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He recognized her despite the uproar, through his tears of unrepeatable sorrow at dying without her, and he looked at her for the last and final time with eyes more luminous, more grief-stricken, more grateful than she had ever seen them in half a century of a shared life, and he managed to say to her with his last breath:

“Only God knows how much I loved you.”

Today has been reported as the hottest day in Sydney for 85 years. I certainly felt it. When I set out this morning the air had been pleasantly cool. One quick deposit of previously reviewed book titles and the collection of this coming week’s novels and I was back outsde, stepping lightly on sizzling concrete.

Absolutely unbearable. While waiting for the bus I began reading Love in the Time of Cholera, a book I am sad to say I am mostly familiar with following its use as a prop in that Kate Beckinsale romcom Serendipity. I felt as if the heat simply dropped, so absorbed was I in the book’s fluid prose. Later when I retreated to my shady bedroom, with my wife curled up asleep beside me in bed, I felt like I was the luckiest man alive.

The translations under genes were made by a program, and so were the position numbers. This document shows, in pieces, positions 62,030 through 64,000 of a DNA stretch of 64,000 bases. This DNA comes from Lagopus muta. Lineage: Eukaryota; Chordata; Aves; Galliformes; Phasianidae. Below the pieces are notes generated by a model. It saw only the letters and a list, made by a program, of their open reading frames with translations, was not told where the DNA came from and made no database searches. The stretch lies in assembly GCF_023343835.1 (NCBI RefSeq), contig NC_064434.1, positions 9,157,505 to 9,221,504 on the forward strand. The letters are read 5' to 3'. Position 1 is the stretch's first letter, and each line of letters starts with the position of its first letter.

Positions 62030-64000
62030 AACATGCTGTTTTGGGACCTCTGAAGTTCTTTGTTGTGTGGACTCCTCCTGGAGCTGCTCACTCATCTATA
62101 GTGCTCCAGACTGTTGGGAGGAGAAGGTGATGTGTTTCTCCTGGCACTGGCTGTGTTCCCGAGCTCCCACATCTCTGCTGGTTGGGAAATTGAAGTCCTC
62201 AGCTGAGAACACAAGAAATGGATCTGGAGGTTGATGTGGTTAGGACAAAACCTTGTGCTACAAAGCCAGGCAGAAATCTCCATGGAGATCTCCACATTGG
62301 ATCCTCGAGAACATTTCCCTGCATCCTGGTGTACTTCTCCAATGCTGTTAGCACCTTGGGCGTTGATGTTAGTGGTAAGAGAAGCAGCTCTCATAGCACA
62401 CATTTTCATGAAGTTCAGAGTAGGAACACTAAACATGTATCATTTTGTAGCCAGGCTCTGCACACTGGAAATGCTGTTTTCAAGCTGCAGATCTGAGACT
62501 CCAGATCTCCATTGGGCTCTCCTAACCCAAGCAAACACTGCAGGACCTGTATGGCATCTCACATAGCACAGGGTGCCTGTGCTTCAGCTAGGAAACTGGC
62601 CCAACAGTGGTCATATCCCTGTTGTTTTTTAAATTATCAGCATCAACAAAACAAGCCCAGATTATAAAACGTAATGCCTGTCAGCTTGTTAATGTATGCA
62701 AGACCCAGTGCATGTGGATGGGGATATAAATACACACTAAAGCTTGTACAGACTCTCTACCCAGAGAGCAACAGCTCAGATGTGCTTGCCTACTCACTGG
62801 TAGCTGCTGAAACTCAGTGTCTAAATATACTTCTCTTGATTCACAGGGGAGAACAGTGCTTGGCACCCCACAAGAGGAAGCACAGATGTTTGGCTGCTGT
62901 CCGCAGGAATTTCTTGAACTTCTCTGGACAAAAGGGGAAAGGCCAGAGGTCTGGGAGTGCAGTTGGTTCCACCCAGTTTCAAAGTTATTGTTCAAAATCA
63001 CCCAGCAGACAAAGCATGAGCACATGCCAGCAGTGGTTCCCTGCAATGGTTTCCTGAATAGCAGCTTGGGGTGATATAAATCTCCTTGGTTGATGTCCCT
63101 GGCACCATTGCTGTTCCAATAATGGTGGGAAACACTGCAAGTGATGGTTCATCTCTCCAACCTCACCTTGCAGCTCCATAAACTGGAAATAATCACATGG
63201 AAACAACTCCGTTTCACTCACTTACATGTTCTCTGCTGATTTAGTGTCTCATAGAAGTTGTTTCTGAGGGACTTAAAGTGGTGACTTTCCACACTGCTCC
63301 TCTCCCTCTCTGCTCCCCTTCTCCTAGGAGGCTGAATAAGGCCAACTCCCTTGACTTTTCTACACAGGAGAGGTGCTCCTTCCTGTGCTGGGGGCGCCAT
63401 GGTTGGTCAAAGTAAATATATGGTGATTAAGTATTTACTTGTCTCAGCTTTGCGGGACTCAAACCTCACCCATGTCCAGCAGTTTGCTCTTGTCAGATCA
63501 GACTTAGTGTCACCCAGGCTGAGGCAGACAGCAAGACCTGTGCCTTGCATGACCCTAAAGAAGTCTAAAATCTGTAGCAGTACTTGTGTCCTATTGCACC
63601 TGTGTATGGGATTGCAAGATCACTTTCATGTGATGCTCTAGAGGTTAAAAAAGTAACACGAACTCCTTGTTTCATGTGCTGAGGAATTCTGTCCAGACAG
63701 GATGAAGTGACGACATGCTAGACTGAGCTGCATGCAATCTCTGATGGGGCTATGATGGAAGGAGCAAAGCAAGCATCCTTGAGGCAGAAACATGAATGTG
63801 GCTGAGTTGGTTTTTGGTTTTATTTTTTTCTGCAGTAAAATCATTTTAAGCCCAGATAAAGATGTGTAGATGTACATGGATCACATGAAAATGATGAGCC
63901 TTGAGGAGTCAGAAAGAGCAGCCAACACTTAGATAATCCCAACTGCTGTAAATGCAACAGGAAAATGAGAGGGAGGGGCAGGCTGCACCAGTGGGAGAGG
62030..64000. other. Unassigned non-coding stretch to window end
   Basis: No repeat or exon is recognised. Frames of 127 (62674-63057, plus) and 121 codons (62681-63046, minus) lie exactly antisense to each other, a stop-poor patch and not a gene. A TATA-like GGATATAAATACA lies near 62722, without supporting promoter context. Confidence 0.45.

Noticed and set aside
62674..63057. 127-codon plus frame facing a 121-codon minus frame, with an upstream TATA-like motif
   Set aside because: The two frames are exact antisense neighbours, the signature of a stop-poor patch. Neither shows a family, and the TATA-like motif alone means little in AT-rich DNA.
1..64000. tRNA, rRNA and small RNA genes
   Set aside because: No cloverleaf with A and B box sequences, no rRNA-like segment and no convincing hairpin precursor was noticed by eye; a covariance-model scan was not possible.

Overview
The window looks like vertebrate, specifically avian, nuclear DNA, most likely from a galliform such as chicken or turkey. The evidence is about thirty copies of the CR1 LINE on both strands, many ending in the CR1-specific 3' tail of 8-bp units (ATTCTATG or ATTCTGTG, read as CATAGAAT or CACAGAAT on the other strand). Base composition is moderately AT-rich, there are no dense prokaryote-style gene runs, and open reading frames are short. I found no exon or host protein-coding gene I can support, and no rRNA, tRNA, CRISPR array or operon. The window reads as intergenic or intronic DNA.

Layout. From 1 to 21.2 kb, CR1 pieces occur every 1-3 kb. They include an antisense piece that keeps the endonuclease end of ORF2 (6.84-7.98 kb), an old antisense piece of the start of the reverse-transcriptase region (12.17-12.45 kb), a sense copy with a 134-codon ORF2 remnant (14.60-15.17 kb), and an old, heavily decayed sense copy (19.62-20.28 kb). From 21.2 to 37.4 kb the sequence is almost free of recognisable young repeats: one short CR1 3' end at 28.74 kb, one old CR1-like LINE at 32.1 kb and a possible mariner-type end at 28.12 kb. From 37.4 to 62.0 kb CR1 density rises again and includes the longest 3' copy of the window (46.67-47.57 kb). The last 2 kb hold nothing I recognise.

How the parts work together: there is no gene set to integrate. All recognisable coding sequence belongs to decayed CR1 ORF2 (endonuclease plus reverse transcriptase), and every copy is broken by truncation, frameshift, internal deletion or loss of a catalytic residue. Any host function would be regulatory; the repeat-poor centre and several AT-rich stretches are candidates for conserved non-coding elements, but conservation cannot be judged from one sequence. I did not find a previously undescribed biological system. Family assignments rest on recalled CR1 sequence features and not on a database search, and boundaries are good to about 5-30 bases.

The story begins with the tragic suicide of a man who refused to grow any older once he had reached his sixtieth year. Though he does not figure in the rest of the story, a narrative that flashes back and forth across the lives of three individuals caught in a strange love triangle, this man’s refusal to grow old reflects the concerns of the novel itself. Whether love, that animating principle that sustains both generation and devotion, is possible in old age?

For fifty-one years, nine months and four days Florentino has remained passionately in love with Fermina. They met while they were both teenagers and conducted a secret affair of the heart through love letters. Florentino is given to over-romantic poetical outpourings of affection, gifts and persistent entreaties for Fermina’s love. For her part, she maintains a degree of reserve in her replies, although she is convinced that she loves him. Even after the affair is discovered, she persists in her shared attraction to the poet, until one day, having overcome many months of obstacles thrown in their path to be together, she sees him in a new light: as a pathetic looking figure, completely dependent on her reciprocation.

She rejects Florentino and instead finds herself courted by Dr. Urbino, sophisticated and possessing of wordly knowledge where her former lover was insular and consumed by an irrational infatuation. Urbino has returned from Europe with the sophistication of a true Parisian, a cultured interest in literature and modern medicine, having aided in the defeat of a devastating cholera epidemic. They marry and raise a family together, discovering an enduring domestic happiness.